Physiological aspects of seed quality related to field emergence in Phaseolus vulgaris L. and Glycine max (L.) Merrill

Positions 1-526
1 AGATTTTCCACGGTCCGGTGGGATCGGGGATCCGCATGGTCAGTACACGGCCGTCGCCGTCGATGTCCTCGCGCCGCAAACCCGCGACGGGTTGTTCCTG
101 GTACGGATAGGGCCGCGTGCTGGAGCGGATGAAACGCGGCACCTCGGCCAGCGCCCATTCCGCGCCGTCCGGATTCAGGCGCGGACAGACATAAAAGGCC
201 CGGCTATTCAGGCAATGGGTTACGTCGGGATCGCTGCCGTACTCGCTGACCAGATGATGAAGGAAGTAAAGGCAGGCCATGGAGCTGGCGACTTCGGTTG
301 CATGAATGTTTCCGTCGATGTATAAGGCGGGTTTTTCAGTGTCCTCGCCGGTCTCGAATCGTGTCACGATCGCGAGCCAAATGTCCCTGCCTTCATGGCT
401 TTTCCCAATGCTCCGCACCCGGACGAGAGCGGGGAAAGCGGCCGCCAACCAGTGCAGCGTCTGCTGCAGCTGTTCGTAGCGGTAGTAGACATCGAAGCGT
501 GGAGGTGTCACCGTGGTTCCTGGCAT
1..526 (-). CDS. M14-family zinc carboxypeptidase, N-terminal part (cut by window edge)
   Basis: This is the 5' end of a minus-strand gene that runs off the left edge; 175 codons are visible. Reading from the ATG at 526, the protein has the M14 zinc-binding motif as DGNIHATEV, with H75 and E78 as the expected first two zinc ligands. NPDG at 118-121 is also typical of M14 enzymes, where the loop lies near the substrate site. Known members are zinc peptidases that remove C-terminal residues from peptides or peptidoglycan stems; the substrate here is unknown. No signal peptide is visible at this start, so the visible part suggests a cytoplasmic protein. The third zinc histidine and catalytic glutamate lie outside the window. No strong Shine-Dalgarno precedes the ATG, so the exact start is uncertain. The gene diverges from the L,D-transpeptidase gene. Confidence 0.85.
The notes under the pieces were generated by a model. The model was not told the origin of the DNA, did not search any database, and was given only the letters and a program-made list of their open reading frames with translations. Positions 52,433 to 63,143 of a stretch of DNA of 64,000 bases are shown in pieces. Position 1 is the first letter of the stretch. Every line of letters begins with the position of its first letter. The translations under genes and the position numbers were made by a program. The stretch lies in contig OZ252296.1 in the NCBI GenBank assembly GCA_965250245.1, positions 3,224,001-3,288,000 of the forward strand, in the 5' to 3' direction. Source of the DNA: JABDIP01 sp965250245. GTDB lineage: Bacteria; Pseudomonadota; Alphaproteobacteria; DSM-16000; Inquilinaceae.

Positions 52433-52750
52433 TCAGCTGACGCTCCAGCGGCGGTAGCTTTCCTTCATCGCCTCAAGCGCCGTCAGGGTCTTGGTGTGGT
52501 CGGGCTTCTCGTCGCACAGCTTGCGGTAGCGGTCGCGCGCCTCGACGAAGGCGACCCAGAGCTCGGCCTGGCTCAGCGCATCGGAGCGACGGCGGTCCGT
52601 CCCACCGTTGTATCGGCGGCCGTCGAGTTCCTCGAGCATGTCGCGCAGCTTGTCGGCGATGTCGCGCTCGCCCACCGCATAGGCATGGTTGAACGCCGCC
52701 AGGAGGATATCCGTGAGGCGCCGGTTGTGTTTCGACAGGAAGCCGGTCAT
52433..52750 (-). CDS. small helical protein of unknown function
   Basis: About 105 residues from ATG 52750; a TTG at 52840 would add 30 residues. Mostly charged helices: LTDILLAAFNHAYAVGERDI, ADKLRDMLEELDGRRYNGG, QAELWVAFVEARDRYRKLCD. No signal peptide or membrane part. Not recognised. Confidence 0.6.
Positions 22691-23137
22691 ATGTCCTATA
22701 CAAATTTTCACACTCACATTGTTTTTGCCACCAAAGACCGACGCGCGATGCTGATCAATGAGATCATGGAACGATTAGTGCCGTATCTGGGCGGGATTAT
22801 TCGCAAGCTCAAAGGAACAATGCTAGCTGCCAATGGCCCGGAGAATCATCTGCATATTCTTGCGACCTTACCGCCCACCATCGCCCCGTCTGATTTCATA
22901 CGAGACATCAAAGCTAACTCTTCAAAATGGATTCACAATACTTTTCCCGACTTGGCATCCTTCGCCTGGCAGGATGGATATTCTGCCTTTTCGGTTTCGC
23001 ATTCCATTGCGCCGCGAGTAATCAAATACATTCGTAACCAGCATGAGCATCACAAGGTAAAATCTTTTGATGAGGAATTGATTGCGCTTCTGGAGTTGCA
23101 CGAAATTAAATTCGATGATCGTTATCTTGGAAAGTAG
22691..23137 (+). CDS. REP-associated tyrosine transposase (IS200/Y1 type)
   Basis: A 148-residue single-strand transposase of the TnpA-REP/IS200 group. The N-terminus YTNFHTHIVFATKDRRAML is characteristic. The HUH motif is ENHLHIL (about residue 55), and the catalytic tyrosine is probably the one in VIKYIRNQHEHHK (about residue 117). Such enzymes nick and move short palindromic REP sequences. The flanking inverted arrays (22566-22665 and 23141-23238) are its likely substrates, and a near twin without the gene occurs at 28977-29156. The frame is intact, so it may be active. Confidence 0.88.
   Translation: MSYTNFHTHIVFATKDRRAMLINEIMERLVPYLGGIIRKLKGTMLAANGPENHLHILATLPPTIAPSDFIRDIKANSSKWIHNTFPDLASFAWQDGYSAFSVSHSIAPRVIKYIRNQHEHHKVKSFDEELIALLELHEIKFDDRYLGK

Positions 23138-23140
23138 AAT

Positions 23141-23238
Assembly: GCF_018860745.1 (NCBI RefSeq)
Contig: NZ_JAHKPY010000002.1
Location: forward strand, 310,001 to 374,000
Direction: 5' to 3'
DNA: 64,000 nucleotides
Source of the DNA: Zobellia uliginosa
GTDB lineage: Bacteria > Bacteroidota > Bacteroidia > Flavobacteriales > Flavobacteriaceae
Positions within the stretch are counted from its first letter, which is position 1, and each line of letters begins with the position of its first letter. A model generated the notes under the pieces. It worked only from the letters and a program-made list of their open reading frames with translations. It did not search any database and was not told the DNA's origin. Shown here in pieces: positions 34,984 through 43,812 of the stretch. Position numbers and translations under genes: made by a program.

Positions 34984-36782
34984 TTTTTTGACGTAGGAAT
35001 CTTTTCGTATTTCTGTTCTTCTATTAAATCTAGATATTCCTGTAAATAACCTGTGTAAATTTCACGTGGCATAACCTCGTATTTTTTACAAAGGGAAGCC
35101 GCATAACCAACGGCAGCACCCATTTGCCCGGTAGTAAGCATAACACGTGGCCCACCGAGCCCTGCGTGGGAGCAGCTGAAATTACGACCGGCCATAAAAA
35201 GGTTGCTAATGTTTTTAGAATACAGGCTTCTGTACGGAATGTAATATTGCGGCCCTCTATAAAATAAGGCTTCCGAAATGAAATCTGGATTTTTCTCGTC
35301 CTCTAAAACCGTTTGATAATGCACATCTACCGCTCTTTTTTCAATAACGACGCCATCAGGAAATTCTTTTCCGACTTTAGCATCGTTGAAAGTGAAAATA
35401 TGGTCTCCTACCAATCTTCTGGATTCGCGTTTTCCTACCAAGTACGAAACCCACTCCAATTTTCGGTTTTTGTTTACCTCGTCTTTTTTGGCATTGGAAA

Thirty seed lots of 8 cultivars of soyabean and 30 seed lots of 17 cultivars of Phaseolus bean from the U.S.A., Brazil and the Netherlands of high and commercially acceptable laboratory germination were sown in two field emergence experiments in 1982 in Aberdeenshire. A wide variation in field emergence was observed which was indicative of differences in the vigour of the seeds. In soyabean, low field emergence was a feature of seed lots with high levels of damage to their seed coats. Such lots imbibed at faster rates, leaked higher amounts of electrolytes into the seed soak water, and had reduced levels of tetrazolium staining of their cotyledons after 24 imbibition in water in the laboratory. In the field these lots exhibited poor emergence and produced smaller seedlings. These findings were explained in terms of imbibition damage, a phenomenon described for peas in which an initial rapid uptake of water damages the outer cells of the cotyledons. In the present work on soyabeans a crucial observation in support of this view was the improved staining of cotyledons with tetrazolium chloride when the rate of water uptake was slowed by imbibing seeds in polyethylene glycol. While previous work on soyabeans had only laid emphasis on the production of low vigour seeds through the effect of deterioration, in the field, prior to harvest or during unsatisfactory storage conditions, this work focussed attention on the importance of the condition of the seed coat and on imbibition damage which was found to be more damaging to deteriorated seeds. In Phaseolus bean, as in soyabeans low field emergence was associated with rapid imbibition. Lots which imbibed at faster rates emerged less in the field, had poor tetrazolium staining of the cotyledons and higher leakage of electrolytes. However, in Phaseolus bean the influence of split seed coats in determining the rate of water uptake by the seeds was not the most crucial factor. Studies with the aim of determining the cause of differences in the rate of water uptake between two cultivars which had contrasting rates of imbibition, Provider (slow uptake) and Tenderette (fast uptake), revealed that both cultivars showed similar permeability of their isolated seed coats to water, as measured with a diffusion porometer. Similar rates of water uptake by both cultivars when imbibed through one end of the seed with intact seed coat also indicated similar permeability of their seed coats. The seed coats of the white seeded cultivar Tenderette tended to absorb water vapour at faster rates but this was not great enough to explain the considerable faster rate of water uptake by white seeds during soaking in: water in comparison with the brown seeded cultivar Provider. Furthermore, no differences were found in the permeability of the hilum/micropyle of both cultivars to water, or in the rate of water uptake of their isolated cotyledons. However, when both cultivars imbibed through a large split area of the seed coat in one end of the seed, the rapid movement of water upwards was observed between the loosely adhering seed coat and the cotyledons of the white seeded cultivar Tenderette, which has a fast irate of imbibition. This was in contrast to the brown seeded cultivar Provider, in which the tightly adherence of the feeed coat to the cotyledons did not allow suchi a movement of water, and therefore imbibition occurs slowly. Thus in both species (soyabean and Phaseolus bean) cultivars or lots which imbibed at faster rates gave rise not only to lower field emergence but also the emerged seedlings were smaller in size. The low vigour of seedlings originating from fast imbibing seed resulted from slower rate of transfer of food from the cotyledons to the shoot, as indicated by a significantly lower weight of the shoot, which was negatively and significantly correlated with the rate of water uptake. Suggestions based on the results obtained in this work have been put forward which could be incorporated into breeding programmes, seed processing methods and seed testing methods, with the overall objective of improving seed quality of both soyabean and Phaseolus bean.